EBOOK DOWNLOAD All That Remains A Life in Death AUTHOR Sue Black

  • Hardcover
  • 368
  • All That Remains A Life in Death
  • Sue Black
  • English
  • 03 October 2019
  • 9780857524928

Sue Black ð 9 Read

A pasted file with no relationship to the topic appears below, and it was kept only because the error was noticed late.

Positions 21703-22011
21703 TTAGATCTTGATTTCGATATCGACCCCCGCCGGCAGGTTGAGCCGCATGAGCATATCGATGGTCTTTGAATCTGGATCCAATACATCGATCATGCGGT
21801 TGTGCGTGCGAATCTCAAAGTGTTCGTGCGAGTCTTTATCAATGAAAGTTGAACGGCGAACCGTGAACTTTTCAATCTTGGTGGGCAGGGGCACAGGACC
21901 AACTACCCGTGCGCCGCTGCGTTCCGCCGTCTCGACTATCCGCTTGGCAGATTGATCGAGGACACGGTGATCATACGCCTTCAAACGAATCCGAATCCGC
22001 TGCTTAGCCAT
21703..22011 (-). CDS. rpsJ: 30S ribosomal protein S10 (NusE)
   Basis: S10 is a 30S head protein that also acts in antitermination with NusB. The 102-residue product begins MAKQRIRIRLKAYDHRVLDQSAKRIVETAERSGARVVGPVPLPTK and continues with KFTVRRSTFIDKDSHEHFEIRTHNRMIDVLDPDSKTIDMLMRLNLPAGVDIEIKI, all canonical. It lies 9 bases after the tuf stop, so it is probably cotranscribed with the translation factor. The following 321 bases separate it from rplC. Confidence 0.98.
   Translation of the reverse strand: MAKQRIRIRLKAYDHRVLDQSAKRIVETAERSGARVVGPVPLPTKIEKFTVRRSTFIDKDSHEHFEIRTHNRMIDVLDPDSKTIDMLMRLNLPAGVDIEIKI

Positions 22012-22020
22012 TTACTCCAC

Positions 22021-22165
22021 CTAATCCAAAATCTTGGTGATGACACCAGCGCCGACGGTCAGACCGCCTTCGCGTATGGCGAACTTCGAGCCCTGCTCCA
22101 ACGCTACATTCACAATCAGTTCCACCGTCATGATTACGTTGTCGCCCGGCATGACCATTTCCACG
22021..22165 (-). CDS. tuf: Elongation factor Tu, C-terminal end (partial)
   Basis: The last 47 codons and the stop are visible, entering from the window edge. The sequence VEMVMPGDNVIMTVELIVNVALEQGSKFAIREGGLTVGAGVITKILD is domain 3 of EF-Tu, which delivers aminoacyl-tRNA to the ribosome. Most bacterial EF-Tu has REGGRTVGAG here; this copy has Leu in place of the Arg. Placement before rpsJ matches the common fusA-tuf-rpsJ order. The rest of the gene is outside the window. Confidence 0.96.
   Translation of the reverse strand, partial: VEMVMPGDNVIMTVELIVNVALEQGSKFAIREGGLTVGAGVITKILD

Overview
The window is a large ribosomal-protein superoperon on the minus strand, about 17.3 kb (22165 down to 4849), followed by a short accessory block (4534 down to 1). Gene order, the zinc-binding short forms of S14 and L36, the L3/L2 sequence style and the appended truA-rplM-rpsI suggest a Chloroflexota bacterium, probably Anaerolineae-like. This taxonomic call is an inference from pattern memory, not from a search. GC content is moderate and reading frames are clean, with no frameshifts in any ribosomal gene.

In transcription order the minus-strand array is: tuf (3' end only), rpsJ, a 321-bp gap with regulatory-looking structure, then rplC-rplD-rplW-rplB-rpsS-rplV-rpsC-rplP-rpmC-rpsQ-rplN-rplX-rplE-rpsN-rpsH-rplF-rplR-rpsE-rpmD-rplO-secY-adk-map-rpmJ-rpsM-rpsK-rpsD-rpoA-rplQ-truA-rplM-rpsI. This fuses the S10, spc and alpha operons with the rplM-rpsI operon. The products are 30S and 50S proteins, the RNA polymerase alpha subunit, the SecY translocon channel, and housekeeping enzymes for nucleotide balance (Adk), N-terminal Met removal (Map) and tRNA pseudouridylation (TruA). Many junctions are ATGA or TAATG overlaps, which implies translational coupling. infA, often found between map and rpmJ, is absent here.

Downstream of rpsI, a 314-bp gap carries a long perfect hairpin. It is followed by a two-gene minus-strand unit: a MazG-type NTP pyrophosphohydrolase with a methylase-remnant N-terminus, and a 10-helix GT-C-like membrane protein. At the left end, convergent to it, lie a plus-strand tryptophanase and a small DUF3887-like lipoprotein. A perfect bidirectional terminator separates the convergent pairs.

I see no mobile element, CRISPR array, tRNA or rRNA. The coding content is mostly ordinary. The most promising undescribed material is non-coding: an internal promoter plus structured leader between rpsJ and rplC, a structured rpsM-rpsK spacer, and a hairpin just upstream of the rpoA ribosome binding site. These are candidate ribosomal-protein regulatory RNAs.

Free read ↠ E-book, or Kindle E-pub ð Sue Black All That Remains A Life in Death Free download ½ 9 Sue Black ð 9 Read Is neither There is tragedy but there is also humour in stories as gripping as the best crime novel Our own death will remain a great unknown But as an expert witness from the final frontier Sue Black is the wisest most reassuring most compelling of guide. As is probably well established by now I love medical nonfiction so I was excited to pick this book up especially because the publisher compares Black s writing to Caitlin Doughty and Mary Roach When I think of Doughty and Roach the first word that pops into mind is funnyIt s unfortunate because while this book is many things it s not funnyFrom the beginning it s clear that Black is not a forensic pathologist determining causes of death via autopsy nor an overly science y person all together Her first job was at a butcher shop and she carried the experience forward studying anatomy in college and becoming a forensic anthropologist concentrating on the bones of the deceasedThe first third of the book reads like a memoir In addition to telling us about her start in the field Black muses on the nature of death the meaning of identity and discusses the last days of three family members in great detail There s nothing wrong with this per ce but it s a hundred pages in the front that s completely separated from what I thought I was getting crime Analyzing bones Maybe some gory stuff If you don t know what s coming you may be tempted to give up hereAround a third of the way in we finally get into some cases and the narrative takes off A lot of Black s work revolves around disaster victim identification or DVI She has gone all around the world to help return those killed in war or disaster to their loved ones from Kosovo to Thailand As you can guess she sees the aftermath of horrific events and the stories are uite touching as well as possibly triggering fair warning I love that she talks about the cognitive and emotional difficulties of the job and the strategies she uses for her own mental healthLuckily not every case is heartbreaking in the here and now Black was on a BBC show where along with a team of fellow scientists they examined remains of people who lived hundreds of years ago in an effort to figure out who they were and how they died She speaks of the interesting people she meets as part of her work in a university anatomy department and delicate but not awful experiences like giving a potential full body donor a tour of the cadaver lab in use And there are some stories from court including the surreal experience of giving testimony and having no idea what to expect from either the prosecution or the defenseI admire the work that Black has done over the years from teaching to disaster response from the BBC show to founding an anatomy lab She also gets love because she shouts out the interpreters her team worked in with Kosovo and recognizes to the mental and emotional toll of communicating the words of those who have been through such horrorsBut when it comes down to it the book is split into two parts memoir and philosophy in the first 100 pages and your standard forensic nonfiction in the rest The accounts of her parents deaths can be skipped over completely with no loss so I wonder why they re given so many pages in the first placeThe last two thirds make for a solid but not outstanding addition to a shelf about death Just know that you can gloss over the aforementioned sections and you won t miss a thing Thanks to Arcade and Edelweiss for providing a review copy